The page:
Five Takeaways for RIAs From Focus Financial’s Earnings Release

Call Reports Transactions

As one of the more active acquirors in the investment management industry, Focus Financial Partners (Focus) has a broad perspective into the state of the RIA industry and M&A activity. In the article below, we summarize five key takeaways for RIAs based on Focus’ recent Q2 earnings release.

1. Deal Activity Remains Near Record Levels

While deal activity declined for the second consecutive quarter in Q2, the pace of deals remains elevated relative to historical levels despite the macro backdrop (see RIA M&A Update). According to data from Echelon Partners, the total deal count in the first half of the year increased 39.2% relative to the first half of 2021. For its part, Focus closed or announced 14 transactions through August 4, 2022, a slight decrease from 17 transactions during the same period in 2021. Focus CEO Rudy Adolf pointed to succession planning, aging founders, and the need for scale as enduring factors that have helped sustain deal activity even in a down market.

2. Rising Rates Beginning to Impact Some Acquirors

Focus (along with many other aggregators) uses floating rate debt to finance acquisitions, leaving them exposed to higher borrowing costs as rates rise. All of Focus’ ~$2.5 billion in borrowings are tied to either LIBOR or SOFR at spreads ranging from 175 to 250 bps (although Focus has effectively fixed $850 million of its borrowings via hedges at 262 bps). Focus’ net leverage ratio was 3.90x at June 30 (relative to a target range of 3.5x-4.5x), and it’s Q2 interest expense was $19.9 million. The earnings deck includes a sensitivity analysis that indicates that Focus’ pre-tax interest expense would increase by $11.9 million if LIBOR/SOFR were 300 basis points higher.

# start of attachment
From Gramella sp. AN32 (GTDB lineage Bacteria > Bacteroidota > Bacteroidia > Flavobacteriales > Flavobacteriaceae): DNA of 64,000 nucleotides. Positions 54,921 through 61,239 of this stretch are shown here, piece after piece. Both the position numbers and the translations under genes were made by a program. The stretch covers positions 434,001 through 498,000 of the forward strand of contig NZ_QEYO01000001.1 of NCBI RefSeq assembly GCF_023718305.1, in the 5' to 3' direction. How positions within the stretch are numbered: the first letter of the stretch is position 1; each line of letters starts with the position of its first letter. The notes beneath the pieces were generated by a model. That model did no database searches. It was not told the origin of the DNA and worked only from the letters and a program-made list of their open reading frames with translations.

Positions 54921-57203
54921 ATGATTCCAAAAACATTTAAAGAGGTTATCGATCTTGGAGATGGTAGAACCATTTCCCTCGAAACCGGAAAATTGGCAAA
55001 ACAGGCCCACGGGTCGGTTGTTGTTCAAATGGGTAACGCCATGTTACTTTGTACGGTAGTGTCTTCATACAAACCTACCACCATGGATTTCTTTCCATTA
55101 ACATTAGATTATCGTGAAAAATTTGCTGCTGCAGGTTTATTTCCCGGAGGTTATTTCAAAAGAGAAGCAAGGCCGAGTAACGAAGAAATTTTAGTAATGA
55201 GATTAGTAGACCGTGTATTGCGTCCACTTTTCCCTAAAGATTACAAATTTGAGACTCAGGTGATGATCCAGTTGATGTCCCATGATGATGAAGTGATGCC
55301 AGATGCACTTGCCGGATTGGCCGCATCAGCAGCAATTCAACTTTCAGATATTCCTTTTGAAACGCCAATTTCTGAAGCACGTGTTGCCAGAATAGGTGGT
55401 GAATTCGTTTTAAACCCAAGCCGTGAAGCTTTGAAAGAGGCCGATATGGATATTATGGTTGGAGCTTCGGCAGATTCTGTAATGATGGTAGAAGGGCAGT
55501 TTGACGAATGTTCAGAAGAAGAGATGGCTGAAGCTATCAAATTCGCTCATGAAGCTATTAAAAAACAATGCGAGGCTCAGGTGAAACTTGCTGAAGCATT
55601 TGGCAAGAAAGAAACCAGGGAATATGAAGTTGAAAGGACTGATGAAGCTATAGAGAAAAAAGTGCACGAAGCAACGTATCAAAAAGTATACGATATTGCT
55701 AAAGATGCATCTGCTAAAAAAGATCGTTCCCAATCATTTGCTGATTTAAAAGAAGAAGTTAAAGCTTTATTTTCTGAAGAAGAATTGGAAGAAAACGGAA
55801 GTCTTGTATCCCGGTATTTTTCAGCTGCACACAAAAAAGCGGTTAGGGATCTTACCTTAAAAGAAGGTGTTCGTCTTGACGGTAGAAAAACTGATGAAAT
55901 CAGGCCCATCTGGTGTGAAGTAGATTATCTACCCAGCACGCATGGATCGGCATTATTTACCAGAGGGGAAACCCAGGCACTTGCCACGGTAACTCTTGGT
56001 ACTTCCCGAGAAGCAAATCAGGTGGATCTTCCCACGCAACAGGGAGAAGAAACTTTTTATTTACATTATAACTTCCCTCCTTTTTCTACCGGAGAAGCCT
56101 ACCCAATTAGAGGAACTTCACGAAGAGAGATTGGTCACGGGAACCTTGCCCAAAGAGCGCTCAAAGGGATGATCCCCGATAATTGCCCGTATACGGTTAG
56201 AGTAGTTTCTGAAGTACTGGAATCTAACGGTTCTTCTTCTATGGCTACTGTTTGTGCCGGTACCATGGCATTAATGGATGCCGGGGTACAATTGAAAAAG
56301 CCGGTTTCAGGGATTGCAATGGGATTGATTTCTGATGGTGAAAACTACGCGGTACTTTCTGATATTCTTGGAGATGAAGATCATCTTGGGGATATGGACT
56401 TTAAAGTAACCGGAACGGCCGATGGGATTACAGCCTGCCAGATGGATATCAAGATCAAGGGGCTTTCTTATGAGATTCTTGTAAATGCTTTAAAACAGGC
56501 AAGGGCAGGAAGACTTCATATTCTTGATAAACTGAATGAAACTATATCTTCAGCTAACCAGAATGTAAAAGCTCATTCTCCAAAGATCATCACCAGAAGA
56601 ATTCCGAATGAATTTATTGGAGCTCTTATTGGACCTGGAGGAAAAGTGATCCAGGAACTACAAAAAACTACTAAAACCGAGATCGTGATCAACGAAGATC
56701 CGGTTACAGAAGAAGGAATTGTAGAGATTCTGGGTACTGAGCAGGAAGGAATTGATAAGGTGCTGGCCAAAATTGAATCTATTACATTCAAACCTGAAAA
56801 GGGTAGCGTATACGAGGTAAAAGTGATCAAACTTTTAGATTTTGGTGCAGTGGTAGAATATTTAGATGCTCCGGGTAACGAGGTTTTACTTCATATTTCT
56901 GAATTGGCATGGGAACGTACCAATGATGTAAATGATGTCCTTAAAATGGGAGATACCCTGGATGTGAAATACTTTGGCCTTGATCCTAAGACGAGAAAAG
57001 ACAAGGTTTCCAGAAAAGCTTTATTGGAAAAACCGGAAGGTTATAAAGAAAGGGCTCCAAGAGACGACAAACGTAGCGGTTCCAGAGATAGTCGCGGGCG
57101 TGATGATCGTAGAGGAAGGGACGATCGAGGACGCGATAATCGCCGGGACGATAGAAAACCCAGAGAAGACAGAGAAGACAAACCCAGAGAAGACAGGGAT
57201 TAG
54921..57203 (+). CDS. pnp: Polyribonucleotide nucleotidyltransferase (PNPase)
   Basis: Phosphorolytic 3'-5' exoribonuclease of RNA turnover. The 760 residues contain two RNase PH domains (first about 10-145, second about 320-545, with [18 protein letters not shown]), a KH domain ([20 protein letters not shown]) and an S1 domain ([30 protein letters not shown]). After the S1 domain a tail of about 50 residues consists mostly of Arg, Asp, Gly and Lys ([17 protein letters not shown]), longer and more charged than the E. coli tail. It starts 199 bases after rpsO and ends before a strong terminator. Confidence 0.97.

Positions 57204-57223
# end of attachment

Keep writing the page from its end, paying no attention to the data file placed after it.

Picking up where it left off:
On an after-tax basis, such an increase works out to about $0.11 per share (Focus’ adjusted net income per share was $0.99 in Q2). Focus’ management doesn’t consider its exposure to increased borrowing costs to be significant relative to the firm’s approximate $2.0 billion in annualized revenue. However, many of the PE-backed aggregators in the industry reportedly run at higher leverage ratios than Focus and have higher borrowing costs, which could lead to financial strain as rates increase and financial performance of the underlying firms takes a hit.

3. Deal Competition Stabilizing

The proliferation of PE-backed aggregators and the professionalization of the buyer market have led to a significant increase in competition for deals in recent years, but that may be normalizing in the current market. Focus’ CEO Rudy Adolf described competition for deals in Q2 as stabilizing relative to the intensely competitive environment seen last year and indicated that there has perhaps been a softening in multiples and that some of the more aggressive buyers during the flurry of deal activity last year may have slowed down the pace of acquisitions given rising borrowing costs and declining fundamentals of prior acquisitions.

4. Margins Are Under Pressure